No cannabis plant is “guaranteed” to remain under 0.3% THC. It isn’t perfectly clear what all can cause an individual plant to produce more THC than others, but some plants, even if they are all effectively “clones” can still yield a variable amount of THC, with some crossing the 0.3% threshold, and others remaining under.

    States that allow the growing of hemp all require federally-approved plans for regulation of hemp production. All of these plans require that plants be sampled and tested before a harvest. A sample that tests higher than 0.3% THC means the whole lot associated with that sample must be destroyed. Anything that tests below makes it “hemp” and can thus be harvested and “enter the stream of commerce”. The Wyoming Dept. of Ag. Plan allows producers to pay for a “retest” of they think the initial test was in error.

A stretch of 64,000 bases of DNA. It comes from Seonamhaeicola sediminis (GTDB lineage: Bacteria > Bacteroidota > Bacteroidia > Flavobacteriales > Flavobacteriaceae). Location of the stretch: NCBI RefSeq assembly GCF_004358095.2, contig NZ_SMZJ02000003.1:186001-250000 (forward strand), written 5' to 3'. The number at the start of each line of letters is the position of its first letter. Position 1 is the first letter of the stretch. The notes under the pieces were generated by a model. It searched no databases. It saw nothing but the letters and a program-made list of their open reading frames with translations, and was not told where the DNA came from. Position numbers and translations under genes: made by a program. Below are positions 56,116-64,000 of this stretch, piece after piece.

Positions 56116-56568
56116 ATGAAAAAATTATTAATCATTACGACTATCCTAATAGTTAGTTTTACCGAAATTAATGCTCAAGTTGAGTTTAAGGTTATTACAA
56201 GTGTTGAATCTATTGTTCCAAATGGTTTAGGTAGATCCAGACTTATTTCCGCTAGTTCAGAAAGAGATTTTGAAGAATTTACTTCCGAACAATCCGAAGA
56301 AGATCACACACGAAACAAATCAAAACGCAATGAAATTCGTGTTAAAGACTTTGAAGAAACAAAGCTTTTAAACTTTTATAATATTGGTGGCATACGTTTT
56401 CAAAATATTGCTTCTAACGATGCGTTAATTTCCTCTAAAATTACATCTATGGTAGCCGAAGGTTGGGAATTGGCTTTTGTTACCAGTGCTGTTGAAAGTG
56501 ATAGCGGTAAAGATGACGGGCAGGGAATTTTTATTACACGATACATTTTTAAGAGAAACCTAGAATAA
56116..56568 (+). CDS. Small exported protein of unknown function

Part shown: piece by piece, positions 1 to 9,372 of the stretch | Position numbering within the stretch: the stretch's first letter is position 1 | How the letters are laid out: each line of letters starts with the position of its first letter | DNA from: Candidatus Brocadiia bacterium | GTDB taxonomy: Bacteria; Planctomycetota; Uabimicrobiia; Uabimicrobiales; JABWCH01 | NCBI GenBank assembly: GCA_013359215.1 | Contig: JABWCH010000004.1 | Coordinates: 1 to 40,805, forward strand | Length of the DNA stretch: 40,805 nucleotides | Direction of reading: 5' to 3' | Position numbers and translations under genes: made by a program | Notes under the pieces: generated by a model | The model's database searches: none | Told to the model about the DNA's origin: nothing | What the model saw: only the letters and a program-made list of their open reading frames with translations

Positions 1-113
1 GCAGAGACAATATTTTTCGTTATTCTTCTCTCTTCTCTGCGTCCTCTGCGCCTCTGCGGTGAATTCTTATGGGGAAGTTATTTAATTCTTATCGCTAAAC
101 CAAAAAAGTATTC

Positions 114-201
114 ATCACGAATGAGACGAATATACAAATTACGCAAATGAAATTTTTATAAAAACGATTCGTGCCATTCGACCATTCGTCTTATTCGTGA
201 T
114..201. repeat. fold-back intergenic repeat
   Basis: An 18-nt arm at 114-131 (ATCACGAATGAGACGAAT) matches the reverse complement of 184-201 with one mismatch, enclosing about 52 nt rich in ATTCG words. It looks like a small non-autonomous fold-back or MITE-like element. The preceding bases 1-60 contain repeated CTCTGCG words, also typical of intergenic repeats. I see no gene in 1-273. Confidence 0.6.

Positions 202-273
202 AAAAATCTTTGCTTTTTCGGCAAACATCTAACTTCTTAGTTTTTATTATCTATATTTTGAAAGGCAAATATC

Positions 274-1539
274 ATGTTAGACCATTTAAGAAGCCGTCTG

These types of ‘violations’, according to the Wyoming department of Ag. plan don’t generally rise to the level of criminality. But to be clear, it does not seem like these producers were licensed to grow hemp as is required in Wyoming. Nonetheless, not being licensed also does not necessarily constitute a crime, UNLESS there is specific evidence that the ‘violation’ goes beyond ‘negligence’ such as they were growing cannabis with higher-than-allowed THC content for the express purpose of selling ‘drugs’. Personally, I think proving this ‘intent’ isn’t going to be too easy.